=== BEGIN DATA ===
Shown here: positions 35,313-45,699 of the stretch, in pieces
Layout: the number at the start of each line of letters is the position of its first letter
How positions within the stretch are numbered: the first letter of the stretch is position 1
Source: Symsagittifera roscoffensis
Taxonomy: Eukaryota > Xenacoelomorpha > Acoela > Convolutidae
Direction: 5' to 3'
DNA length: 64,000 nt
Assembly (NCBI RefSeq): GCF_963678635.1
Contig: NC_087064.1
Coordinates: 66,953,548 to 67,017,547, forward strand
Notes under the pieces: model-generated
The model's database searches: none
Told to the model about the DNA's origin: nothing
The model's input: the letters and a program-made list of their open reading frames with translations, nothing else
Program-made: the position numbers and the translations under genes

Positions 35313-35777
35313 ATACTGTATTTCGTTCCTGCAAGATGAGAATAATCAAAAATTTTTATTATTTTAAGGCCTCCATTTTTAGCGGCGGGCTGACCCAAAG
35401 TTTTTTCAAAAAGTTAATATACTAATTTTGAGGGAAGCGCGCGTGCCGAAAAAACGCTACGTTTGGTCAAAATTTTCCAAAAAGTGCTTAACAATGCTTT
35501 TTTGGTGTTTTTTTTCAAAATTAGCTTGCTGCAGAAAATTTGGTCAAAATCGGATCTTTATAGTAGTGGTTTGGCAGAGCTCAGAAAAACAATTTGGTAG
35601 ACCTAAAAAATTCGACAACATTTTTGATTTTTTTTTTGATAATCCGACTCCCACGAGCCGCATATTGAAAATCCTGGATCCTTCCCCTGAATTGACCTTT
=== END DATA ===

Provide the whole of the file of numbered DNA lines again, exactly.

Shown here: positions 35,313-45,699 of the stretch, in pieces
Layout: the number at the start of each line of letters is the position of its first letter
How positions within the stretch are numbered: the first letter of the stretch is position 1
Source: Symsagittifera roscoffensis
Taxonomy: Eukaryota > Xenacoelomorpha > Acoela > Convolutidae
Direction: 5' to 3'
DNA length: 64,000 nt
Assembly (NCBI RefSeq): GCF_963678635.1
Contig: NC_087064.1
Coordinates: 66,953,548 to 67,017,547, forward strand
Notes under the pieces: model-generated
The model's database searches: none
Told to the model about the DNA's origin: nothing
The model's input: the letters and a program-made list of their open reading frames with translations, nothing else
Program-made: the position numbers and the translations under genes

Positions 35313-35777
35313 ATACTGTATTTCGTTCCTGCAAGATGAGAATAATCAAAAATTTTTATTATTTTAAGGCCTCCATTTTTAGCGGCGGGCTGACCCAAAG
35401 TTTTTTCAAAAAGTTAATATACTAATTTTGAGGGAAGCGCGCGTGCCGAAAAAACGCTACGTTTGGTCAAAATTTTCCAAAAAGTGCTTAACAATGCTTT
35501 TTTGGTGTTTTTTTTCAAAATTAGCTTGCTGCAGAAAATTTGGTCAAAATCGGATCTTTATAGTAGTGGTTTGGCAGAGCTCAGAAAAACAATTTGGTAG
35601 ACCTAAAAAATTCGACAACATTTTTGATTTTTTTTTTGATAATCCGACTCCCACGAGCCGCATATTGAAAATCCTGGATCCTTCCCCTGAATTGACCTTT